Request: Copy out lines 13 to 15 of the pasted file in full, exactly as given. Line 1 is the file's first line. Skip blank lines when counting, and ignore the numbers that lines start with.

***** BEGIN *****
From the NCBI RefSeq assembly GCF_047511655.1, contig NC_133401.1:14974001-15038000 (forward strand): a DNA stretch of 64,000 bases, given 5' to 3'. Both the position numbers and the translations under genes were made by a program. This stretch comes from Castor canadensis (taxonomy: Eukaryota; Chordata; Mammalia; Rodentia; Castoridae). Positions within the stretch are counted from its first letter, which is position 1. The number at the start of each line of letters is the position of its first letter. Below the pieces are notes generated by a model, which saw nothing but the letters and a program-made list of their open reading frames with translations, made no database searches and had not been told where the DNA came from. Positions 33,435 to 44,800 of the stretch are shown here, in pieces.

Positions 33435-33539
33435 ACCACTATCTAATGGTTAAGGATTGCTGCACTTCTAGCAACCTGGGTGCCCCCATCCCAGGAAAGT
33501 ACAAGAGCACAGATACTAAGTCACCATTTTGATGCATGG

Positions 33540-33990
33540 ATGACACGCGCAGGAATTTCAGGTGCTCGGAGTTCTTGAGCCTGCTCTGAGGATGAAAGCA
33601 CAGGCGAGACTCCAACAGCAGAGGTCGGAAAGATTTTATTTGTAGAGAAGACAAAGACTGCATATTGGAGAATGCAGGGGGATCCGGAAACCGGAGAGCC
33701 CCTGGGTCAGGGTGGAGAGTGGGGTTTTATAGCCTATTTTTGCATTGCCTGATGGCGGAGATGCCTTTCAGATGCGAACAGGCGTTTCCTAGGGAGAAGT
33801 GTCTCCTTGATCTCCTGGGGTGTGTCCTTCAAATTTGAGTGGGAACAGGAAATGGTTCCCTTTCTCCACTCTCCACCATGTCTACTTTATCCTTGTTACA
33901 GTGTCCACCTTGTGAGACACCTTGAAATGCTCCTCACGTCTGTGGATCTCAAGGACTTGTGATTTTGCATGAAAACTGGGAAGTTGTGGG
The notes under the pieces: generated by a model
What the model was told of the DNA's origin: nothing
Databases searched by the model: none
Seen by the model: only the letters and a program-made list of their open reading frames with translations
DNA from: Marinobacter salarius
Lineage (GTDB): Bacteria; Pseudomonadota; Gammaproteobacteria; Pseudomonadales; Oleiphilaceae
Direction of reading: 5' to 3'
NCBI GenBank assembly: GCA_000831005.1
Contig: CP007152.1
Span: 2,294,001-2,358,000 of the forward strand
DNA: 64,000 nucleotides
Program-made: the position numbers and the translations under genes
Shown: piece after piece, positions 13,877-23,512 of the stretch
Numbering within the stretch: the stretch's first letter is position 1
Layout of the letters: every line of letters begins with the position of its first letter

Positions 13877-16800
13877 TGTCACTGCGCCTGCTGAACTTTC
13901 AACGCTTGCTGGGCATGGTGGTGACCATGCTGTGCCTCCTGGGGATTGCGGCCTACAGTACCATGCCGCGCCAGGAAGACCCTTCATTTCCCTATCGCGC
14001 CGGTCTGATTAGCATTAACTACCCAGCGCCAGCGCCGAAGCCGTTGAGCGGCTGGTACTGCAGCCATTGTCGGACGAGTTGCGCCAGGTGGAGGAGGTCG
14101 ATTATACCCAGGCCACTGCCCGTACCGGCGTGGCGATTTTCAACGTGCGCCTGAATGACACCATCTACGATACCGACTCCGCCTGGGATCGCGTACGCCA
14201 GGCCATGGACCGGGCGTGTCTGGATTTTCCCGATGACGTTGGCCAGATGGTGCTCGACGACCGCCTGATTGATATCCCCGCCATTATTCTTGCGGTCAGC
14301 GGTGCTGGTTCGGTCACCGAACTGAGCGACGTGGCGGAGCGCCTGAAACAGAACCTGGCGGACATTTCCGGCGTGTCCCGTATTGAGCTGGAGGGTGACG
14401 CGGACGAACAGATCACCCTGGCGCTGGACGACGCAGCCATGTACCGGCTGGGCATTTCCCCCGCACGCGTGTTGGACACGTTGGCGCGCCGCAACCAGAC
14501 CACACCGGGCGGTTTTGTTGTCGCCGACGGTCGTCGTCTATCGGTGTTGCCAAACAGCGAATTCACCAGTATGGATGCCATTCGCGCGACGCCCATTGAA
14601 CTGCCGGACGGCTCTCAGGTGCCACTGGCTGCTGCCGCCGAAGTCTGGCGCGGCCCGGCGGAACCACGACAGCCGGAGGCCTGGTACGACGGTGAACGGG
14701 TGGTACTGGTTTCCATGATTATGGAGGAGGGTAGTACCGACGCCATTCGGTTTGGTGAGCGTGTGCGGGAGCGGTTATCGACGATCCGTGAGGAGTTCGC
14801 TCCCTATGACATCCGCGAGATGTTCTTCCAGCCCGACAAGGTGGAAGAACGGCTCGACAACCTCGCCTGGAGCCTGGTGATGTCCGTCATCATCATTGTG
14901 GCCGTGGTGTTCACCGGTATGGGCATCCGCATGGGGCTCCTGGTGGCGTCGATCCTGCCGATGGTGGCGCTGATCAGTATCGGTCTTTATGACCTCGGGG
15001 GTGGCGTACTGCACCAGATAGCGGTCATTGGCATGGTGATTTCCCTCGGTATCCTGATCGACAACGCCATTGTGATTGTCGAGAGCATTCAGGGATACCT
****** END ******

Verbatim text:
Databases searched by the model: none
Seen by the model: only the letters and a program-made list of their open reading frames with translations
DNA from: Marinobacter salarius